4 More Businesses on the Frontier of Predictive Analytics – Part 3 in the Series

Last week, we took at look at 5 startups doing cutting edge work in predictive analytics. But there really are so many examples of innovation in predictive analytics, that we couldn’t include them all in a single post, and have spread them out over to this post too. Here are 4 more startups that are paving the way for a future in predictive analytics.

  1. Lattice Engines – Letting Sales Do What They Do Best – Sell

    Lattice Engines
    Lattice Engines’ product SalesPRISM use machine learning to predict the size of a deal, and likelihood of a sale converting, in the process making for a smarter, more productive Sales Team. SalesPRISM does this by analyzing large amounts of data to determine a customer’s intent. This data is sourced from many sources both internally, like CRM, Marketing Automation, and legacy databases, and even externally from websites, and social media. It then provides Sales with suggestions for the right talking points to use when calling customers, what to cross-sell, how big a deal to expect and what products the customer is most likely to purchase. This kind of intelligence allows Sales Teams to spend more time selling than preparing for a sales calls. It enables more personalized interactions, and even shortens the ramp up time for new Sales Reps on the team.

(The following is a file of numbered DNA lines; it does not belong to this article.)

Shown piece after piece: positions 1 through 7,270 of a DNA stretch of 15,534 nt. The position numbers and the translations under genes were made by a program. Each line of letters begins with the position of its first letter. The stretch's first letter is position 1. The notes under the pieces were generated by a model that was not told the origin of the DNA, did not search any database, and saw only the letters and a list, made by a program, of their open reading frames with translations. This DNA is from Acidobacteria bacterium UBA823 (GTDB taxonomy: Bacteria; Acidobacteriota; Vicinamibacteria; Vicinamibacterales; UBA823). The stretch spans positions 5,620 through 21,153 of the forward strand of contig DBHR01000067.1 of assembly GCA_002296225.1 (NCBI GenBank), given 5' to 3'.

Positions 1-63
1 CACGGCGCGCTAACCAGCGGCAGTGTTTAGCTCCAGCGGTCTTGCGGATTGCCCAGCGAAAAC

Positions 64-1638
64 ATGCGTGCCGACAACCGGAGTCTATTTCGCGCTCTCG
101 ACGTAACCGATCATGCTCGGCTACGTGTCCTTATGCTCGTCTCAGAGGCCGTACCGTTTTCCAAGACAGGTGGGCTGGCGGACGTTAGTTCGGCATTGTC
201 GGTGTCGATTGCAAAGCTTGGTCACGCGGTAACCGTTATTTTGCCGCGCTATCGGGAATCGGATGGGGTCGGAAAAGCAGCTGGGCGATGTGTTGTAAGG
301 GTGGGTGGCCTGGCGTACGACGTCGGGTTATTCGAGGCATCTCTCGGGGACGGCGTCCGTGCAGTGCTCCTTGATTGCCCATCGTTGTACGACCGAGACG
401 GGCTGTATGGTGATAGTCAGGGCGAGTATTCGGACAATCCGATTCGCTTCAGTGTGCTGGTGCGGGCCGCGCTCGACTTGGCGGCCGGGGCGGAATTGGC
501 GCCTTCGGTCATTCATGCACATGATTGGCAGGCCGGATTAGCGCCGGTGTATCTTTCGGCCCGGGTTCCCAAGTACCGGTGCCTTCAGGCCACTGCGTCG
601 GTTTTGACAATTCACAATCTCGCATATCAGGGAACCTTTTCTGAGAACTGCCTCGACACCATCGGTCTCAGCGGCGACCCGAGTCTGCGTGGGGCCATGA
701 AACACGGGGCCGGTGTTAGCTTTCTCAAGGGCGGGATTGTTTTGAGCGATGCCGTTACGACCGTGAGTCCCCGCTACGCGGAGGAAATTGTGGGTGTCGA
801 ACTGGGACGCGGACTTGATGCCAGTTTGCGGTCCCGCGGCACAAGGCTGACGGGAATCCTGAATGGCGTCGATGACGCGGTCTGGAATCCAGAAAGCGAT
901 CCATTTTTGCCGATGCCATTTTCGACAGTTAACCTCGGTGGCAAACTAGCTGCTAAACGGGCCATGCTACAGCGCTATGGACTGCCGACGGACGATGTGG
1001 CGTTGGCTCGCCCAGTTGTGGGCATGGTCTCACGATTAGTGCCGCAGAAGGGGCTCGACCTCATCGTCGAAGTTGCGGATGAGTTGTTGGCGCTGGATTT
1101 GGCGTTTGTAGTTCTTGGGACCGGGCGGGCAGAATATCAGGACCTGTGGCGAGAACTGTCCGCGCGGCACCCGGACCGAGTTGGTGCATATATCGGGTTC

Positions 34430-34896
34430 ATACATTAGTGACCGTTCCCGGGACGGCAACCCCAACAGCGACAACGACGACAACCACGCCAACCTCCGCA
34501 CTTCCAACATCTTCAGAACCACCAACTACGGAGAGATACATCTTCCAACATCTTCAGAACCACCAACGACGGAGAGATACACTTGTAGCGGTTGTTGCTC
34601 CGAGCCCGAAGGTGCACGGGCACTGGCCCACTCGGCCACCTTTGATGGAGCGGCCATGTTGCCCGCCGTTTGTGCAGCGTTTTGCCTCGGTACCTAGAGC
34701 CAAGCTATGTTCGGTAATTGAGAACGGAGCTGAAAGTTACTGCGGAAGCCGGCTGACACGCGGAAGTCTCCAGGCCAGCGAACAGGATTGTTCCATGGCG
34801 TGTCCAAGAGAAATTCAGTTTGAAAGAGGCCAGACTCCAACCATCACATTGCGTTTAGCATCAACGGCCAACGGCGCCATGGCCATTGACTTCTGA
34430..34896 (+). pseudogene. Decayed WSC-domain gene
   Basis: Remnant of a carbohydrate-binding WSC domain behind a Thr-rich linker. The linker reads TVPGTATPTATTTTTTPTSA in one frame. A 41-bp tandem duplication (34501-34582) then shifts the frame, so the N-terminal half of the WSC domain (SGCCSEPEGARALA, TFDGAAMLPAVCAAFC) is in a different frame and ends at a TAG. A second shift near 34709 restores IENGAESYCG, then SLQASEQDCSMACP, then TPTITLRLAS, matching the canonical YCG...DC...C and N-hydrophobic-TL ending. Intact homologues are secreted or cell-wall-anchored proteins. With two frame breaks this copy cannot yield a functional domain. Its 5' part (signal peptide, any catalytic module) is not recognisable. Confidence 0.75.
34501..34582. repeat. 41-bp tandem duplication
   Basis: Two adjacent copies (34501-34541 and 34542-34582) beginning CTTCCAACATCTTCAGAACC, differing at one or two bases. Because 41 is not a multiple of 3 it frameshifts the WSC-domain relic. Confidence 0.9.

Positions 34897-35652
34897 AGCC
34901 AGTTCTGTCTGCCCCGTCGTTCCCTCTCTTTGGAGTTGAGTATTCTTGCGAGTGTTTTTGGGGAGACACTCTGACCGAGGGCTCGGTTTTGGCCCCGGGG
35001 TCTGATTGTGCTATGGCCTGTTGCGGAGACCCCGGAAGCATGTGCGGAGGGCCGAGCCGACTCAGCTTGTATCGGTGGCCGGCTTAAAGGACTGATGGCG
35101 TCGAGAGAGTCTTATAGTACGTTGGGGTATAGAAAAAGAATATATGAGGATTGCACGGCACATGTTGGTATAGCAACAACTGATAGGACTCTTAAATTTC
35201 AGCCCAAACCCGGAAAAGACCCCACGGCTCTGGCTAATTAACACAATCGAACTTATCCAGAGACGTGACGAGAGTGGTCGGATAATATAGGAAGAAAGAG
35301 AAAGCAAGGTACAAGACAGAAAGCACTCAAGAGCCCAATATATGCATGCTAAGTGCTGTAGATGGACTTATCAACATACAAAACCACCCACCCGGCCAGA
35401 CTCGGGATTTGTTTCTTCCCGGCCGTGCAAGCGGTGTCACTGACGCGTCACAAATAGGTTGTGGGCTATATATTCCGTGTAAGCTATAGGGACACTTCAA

In this video, Lattice Engines CEO, and Co-founder, Shashi Upadhyay discusses the shortcomings of CRM and MAS systems, and how Lattice Engines fills this gap.

  2. Allazo Health – Just What the Doctor Ordered
    Allazo Health
    In technical terms, Allazo Health is a solution for medication non-adherence. In simple words, it uses predictive analytics to both anticipate which patients will not take their medications and to determine the most effective interventions to influence each of those patients to take their medication. This intelligence is sought after by health insurance providers, pharmacy benefit management companies who want to reduce costs, have fewer readmissions, and an overall improvement in patient health.

    In the video below,
    In the
    first post in this series, we discussed how predictive analytics is becoming more available to businesses, and is no more the way of the analytics ninjas. Context Relevant is one company that’s breaking new ground in this direction. It offers predictive analytics solutions to businesses without the need for extensive teams of data scientists. Context Relevant uses real-time data from HDFS, SQL, web logs, CRM systems, market data and social media to output analyses and projections on how a business might be impacted in the future. There are currently three solutions in the startup’s behavioral analytics library — banking and finance, web context personalization, and online travel. In an interview, Stephen Purpura, CEO & Co-founder, cites an example of how Context Relevant takes weather data, government data, and demographic data for a particular area, and analyzes it so a company like BestBuy can predict how many video games they’ll sell based on these conditions.